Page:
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Chandra123 said on 29 December 2013

I had Fistulotomy using Seton techniques on 17 December 2013. After the operation I was given a letter to take to my GP's nurse to check my wound. Strangly, no one from the hospital given me any feedback about the operation. The GP nurse was useless and didn't know anything about the Seton. I am very reluctant to go back to my GP nurse and don't know where to get information about Seton. How long do I have to keep the Seton, who is qualified to remove it when required etc. I would be grateful if anyone could let me know where I could these information. By the way, I am computer programmer and my job involves in sitting in front of the computer more than 8 hours a day. At the moment I can't sit more than a hour and my bum gets hurting. Any advice would be greatly appreciated.

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Carly L said on 27 December 2013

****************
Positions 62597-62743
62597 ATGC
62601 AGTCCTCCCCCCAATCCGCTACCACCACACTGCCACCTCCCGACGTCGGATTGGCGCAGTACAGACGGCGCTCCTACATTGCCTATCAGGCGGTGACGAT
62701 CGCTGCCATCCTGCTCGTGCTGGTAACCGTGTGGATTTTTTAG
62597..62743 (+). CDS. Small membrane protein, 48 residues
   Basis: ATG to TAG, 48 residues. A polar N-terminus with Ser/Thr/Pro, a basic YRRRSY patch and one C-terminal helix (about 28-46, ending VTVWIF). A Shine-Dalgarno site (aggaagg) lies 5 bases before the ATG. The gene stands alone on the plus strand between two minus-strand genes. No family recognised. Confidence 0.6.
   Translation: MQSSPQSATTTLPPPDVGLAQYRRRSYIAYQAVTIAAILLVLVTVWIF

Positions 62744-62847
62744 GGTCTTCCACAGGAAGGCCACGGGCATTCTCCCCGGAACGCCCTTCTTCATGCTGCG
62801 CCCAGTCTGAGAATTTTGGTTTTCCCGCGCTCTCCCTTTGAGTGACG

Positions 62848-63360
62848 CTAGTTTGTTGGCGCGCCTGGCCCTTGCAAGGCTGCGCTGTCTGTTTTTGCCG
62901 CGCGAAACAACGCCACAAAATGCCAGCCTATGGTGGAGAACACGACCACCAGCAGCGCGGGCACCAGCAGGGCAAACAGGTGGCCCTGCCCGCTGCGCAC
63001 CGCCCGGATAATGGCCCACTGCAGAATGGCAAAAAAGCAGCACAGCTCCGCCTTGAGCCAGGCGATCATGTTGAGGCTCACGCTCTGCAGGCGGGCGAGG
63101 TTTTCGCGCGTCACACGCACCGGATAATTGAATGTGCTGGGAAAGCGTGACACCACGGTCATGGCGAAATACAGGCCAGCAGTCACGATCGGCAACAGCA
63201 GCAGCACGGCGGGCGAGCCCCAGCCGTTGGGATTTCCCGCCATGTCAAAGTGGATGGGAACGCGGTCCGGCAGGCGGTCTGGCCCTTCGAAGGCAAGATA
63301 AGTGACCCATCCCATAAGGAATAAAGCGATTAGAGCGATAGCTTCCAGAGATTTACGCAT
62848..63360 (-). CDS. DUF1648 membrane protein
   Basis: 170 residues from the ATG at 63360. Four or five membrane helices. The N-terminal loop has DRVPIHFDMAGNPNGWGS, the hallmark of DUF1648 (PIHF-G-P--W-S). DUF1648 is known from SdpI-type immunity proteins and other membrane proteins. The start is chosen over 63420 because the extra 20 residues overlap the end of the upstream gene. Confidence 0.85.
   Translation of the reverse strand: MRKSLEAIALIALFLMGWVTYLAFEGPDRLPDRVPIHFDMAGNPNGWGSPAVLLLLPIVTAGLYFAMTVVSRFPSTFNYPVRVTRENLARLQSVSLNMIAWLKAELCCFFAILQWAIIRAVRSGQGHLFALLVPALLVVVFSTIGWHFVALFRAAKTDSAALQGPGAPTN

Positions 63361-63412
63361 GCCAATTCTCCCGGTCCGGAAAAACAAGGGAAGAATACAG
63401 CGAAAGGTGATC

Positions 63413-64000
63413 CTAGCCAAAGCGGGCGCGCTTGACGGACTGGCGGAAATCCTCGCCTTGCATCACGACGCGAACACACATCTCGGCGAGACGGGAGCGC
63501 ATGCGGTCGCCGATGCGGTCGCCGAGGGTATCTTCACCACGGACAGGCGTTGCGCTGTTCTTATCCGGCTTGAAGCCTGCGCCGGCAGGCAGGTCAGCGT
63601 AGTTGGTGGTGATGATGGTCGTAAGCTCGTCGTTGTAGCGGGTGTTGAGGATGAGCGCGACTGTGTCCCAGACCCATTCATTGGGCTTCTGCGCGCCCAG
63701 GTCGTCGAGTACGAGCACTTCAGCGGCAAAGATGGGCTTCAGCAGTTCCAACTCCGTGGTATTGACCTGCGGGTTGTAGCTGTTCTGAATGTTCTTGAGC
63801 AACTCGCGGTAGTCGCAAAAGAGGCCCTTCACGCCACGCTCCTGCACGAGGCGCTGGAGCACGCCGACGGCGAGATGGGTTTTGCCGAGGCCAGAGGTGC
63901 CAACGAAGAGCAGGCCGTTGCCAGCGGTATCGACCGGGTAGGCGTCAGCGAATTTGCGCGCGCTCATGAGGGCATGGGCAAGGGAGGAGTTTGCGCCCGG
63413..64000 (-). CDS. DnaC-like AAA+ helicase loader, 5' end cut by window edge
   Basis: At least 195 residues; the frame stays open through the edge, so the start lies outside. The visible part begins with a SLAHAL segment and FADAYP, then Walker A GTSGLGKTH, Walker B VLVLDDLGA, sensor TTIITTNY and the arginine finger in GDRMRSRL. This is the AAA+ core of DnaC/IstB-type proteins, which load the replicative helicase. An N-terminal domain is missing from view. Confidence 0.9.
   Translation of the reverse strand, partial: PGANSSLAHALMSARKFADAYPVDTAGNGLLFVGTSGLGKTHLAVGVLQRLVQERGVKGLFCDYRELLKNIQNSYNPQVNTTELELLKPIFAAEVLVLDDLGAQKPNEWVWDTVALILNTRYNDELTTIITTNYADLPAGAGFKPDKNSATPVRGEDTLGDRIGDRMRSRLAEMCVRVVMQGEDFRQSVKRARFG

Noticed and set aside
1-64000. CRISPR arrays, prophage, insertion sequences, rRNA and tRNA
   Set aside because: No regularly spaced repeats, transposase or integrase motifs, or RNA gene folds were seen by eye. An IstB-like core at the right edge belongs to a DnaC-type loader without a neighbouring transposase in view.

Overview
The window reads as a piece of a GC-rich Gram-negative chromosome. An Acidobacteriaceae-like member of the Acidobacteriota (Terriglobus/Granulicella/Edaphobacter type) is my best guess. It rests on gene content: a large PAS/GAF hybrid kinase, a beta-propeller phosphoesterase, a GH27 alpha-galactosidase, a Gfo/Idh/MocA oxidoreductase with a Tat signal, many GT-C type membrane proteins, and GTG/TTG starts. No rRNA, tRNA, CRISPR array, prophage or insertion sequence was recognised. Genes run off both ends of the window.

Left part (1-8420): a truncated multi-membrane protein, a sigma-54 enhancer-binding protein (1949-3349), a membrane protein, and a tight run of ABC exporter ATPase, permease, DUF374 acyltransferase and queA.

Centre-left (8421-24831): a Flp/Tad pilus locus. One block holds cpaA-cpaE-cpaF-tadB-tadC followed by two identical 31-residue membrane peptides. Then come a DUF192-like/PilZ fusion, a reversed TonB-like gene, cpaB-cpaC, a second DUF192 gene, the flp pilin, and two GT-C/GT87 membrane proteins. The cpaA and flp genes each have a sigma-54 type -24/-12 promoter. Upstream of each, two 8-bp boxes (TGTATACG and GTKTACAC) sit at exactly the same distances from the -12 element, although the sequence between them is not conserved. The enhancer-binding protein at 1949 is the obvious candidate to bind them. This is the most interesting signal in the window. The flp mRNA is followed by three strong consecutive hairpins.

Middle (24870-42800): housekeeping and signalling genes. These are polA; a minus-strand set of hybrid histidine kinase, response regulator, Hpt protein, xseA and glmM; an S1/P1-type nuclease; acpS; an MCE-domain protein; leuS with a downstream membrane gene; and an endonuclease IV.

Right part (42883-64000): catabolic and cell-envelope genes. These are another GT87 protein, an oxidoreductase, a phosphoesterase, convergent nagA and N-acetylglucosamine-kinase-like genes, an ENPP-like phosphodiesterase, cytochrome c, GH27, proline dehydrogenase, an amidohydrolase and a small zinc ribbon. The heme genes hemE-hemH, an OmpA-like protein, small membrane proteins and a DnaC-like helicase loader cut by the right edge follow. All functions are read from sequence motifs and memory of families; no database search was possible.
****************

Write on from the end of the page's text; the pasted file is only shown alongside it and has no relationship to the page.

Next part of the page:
I can swear by a portable bidet and cotton wool pads which I place over the wound as the edges of the seton often dig into my skin. I am nearly 8 weeks into my three months and I have my good and bad days. I only had a week off work with the operation and I manage but the bad days are a bit of a struggle. I also get strange aching down into my thigh on the side where the wound is and my leg sometimes aches too. I also often feel like I am carrying a lead weight in my bottom cheek!!! I had a perianal abscess in June prior to them discovering the fistula after 9 weeks of packing. Has now been six months and strangely my cousin has the same thing and has been off work for 9 months and is on his fourth operation at the end of Jan. My surgeon told me on the day of the seton fitting that he would see me in February and either tighten the seton or most likely fit a bio-plug. I will update here, glad to hear from a fellow sufferer. I wish there was an up to date site to share experiences on.